Funny things happen when you’re forced to spend vast chunks of your childhood in church. People react to it in different ways. I couldn’t stand it. The polished grain of the pews, the endless ritual of sitting and standing at different parts of mass, the holding hands during the Our Father, the way my parents would flick me in the head whenever I got too restless — it all adds up to a visceral memory-haze thing. It was this black hole at the center of the weekend — this fugue state I’d go into for an hour or so every Sunday morning, mentally picking apart movie plots or Danzig riffs while my body did the robotic worship-performance stuff that the ritual demanded. I still go into a state of anxiety whenever I get near a church. The way people interact there — even if it’s an entirely genuine expression of real community — feels, on some level, like a forced ordeal. And yet all that time in those houses of worship trained my brain, on some reptile level, to contemplate the infinite, to fixate on morality and devotion and transcendence. It’s in me. It’ll always be in me.
At some point, we’re going to have to figure out the impact that worship, and worship music, have had on the last couple of generations of indie rock songwriters. Some, like Sufjan Stevens or Julien Baker, still happily identify as Christian, and you can hear the skyward stare of their faith coming through in their music in vastly different ways. Others, like Father John Misty, grew up in overwhelmingly and repressively Christian households, and you can hear their music, on some level, as attempts to escape from that all-dominating imposed fidelity. And that’s the case with Sarah Beth Tomberlin, the young Louisville-based singer and songwriter whose debut album At Weddings is one of the starkest, most striking debuts I’ve heard this year.
Tomberlin is the daughter of a Baptist-minister father, and she grew up traveling from town to town, congregation to congregation. She was home-schooled. She wasn’t allowed to listen to secular music; she had to hide her illicit copy of Bright Eyes’ I’m Wide Awake, It’s Morning. (Talking to Stereogum earlier this summer, she said, “If we went to the movie theater, we would then talk about what the message of the movie was, even fucking Finding Nemo.” My family’s Catholicism, intense as it was, could never compete.) When she started writing songs in earnest, she was living at home, working at a Verizon store after dropping out of a Christian school. These days, she lives in Louisville and works at a coffeehouse.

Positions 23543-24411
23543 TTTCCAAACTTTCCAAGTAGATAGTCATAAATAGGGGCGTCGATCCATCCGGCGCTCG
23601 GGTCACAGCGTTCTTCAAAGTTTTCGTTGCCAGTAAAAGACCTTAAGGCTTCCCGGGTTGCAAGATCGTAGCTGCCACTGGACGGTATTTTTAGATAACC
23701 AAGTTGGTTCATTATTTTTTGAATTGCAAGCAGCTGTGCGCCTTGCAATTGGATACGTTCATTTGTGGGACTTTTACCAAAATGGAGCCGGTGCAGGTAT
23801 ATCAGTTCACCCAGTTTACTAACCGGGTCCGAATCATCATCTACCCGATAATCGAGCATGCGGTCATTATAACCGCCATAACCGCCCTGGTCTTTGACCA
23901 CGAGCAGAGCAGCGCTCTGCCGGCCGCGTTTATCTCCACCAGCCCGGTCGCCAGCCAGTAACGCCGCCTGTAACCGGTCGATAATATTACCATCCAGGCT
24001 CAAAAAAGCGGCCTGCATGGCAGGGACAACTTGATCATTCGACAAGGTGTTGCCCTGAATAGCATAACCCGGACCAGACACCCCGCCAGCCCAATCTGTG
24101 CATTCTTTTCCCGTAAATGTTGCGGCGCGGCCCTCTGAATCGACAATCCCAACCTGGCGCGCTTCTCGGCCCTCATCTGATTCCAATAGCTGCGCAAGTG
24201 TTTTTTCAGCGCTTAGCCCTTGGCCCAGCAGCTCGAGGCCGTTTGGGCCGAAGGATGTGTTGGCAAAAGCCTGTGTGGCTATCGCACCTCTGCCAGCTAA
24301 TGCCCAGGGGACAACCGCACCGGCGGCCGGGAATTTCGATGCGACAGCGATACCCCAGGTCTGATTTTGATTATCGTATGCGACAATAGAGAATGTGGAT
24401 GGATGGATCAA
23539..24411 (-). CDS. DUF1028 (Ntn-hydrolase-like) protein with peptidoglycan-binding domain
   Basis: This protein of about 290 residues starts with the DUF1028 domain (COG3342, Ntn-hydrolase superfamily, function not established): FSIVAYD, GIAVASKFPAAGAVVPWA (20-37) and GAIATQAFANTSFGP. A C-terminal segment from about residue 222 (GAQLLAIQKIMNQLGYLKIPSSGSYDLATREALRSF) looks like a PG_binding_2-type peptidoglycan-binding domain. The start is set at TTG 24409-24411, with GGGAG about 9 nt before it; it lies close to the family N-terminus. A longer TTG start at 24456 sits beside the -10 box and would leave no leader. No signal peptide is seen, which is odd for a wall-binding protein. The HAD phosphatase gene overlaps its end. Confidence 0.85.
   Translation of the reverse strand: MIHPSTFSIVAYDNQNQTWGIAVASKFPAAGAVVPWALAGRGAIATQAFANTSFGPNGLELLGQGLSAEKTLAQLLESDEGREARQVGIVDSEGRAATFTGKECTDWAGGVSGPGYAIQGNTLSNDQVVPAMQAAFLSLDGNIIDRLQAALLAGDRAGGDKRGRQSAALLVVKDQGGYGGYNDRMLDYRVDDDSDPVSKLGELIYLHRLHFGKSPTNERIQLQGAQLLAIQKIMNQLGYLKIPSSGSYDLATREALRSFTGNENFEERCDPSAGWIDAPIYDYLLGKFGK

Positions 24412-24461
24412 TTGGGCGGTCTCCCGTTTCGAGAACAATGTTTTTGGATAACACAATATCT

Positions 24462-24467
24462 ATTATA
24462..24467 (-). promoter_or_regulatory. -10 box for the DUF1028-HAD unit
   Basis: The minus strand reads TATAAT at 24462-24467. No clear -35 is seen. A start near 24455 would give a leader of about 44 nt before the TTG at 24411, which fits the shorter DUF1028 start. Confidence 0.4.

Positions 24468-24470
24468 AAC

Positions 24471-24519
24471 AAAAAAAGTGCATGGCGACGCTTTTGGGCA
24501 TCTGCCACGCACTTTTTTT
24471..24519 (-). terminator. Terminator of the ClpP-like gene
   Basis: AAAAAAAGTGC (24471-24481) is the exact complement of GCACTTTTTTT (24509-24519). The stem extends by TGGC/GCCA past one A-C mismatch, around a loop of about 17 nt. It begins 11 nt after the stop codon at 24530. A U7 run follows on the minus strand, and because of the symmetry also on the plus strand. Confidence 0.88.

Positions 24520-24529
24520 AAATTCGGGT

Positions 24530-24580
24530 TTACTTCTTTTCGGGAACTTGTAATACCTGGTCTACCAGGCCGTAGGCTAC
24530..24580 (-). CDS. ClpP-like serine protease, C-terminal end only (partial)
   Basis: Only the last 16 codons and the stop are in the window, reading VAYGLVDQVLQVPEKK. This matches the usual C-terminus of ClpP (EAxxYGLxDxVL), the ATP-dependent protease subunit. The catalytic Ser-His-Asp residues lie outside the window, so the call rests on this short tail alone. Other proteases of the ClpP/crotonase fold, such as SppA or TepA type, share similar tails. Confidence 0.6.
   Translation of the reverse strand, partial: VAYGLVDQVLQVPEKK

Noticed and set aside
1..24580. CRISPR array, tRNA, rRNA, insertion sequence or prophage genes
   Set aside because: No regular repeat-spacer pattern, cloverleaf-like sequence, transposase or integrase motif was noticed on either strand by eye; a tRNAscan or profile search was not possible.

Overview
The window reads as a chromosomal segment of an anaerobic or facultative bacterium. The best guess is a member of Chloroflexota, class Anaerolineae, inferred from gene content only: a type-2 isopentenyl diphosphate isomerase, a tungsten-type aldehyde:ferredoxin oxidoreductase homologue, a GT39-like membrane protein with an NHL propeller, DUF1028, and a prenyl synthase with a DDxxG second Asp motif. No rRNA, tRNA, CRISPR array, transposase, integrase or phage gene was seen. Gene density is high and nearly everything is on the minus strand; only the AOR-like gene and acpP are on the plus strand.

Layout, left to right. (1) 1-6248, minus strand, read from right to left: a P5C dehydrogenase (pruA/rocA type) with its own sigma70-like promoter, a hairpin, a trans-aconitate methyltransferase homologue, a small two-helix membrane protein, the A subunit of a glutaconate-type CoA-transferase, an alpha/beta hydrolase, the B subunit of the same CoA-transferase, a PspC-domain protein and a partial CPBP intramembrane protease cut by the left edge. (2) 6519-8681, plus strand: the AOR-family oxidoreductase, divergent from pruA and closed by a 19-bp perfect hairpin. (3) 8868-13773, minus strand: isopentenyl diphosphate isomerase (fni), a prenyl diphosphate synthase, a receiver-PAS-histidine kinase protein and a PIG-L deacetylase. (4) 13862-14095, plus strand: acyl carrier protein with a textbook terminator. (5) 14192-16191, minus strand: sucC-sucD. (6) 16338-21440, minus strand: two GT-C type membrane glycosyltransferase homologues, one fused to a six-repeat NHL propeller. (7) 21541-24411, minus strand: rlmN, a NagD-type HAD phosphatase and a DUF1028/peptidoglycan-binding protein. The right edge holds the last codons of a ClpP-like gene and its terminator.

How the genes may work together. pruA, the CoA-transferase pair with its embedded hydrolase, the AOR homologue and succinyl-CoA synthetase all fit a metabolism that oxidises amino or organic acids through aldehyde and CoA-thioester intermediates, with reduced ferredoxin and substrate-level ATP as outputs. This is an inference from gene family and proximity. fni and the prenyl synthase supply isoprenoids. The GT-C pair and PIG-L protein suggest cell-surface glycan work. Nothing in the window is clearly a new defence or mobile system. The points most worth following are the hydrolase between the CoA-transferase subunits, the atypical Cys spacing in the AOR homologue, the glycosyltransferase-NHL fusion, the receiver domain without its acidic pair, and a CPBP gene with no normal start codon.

I didn’t know any of the details of Tomberlin’s backstory when I started listening to At Weddings, but all of it rings true with how I already felt about the album. At Weddings is a deep and cutting album, an album full of lacerating self-doubt and stifled longing. It’s mostly about relationships — about trying and failing to accept the idea that someone else could form a deep connection with you — but religion comes into it, too. “It felt so strange when I said it out loud,” she sings, “That I look for redemption in everyone else / But funny thing is that I always hated church / Spend so much time looking that I forgot to search.”
But Tomberlin’s music is quiet and contemplative in ways that I tend to associate with church, with guitar chords echoing around the wooden eaves. Her voice is hushed but expressive, a conversational alto that’s always reaching for its upper register. It’s a spare, elegant, uncluttered album. Tomberlin plays acoustic guitar and Wurlitzer on it, and those two instruments are pretty much all we hear. (Owen Pallett, who produced the album, sings backup and plays a couple of instruments on one song. He’s the only other musician who appears.) It’s the type of music you might imagine coming from someone who wants to escape the influence of her church-bound youth but who mostly grew up hearing hymns. All of these songs work as hymns, even — especially — the ones that get into deep, ugly personal stuff.
And there is a lot of deep, ugly personal stuff on this album. Tomberlin’s lyrics are urgent, tangled attempts to communicate from someone who is still figuring out how to do that. “I’m tired of feeling like you only stay out of guilt and shame / But did we know any other way / I didn’t know any other way,” she sings on the album’s very first song. She keeps imagining herself as ephemeral things — as a ghost or as a cloud: “I just don’t trust people who like me / After you leave my house, I’m already in doubt / I am convinced that I am some kind of cloud of disease.” She wonders, half-detached, about the urge to “only love the people who don’t love you back.” And she tries, hard, to bridge the distance that looms as the album’s villain: “I’m looking for newness in the way you say my name / And I guess that I’m asking you to try and do the same.”
These are hard, intense sentiments, and yet Tomberlin has surrounded them with striking, overwhelming beauty. There’s reverb all over her voice and her guitar, and so the album rings and chimes in lovely ways. On a pure surface level, it’s an overwhelmingly soothing album. It fills up a room, giving off a sense of softness and warmth. Musically, the thing it reminds me of most is Grouper — that is, if you could understand Liz Harris’ words, if she let her songs become concrete enough to be vulnerable. The music on At Weddings would sound perfectly at home in a church. So maybe that’ll always be in her, too.
At Weddings is out 8/10 on Saddle Creek.
Other albums of note out this week:
• Foxing’s explosive, experimental post-emo opus Nearer My God.
• Tirzah’s woozy, skittering debut Devotion.
• Hilang Child’s dramatic, harmony-heavy Years.
• Greys side project Golden Drag’s bright, melodic Pink Sky.
• Notches’ scraggly punker Almost Ruined Everything.
• Former Scissor Sisters leader Jake Shears’ self-titled solo debut.
• Moses Sumney’s Black In Deep Red, 2014 EP.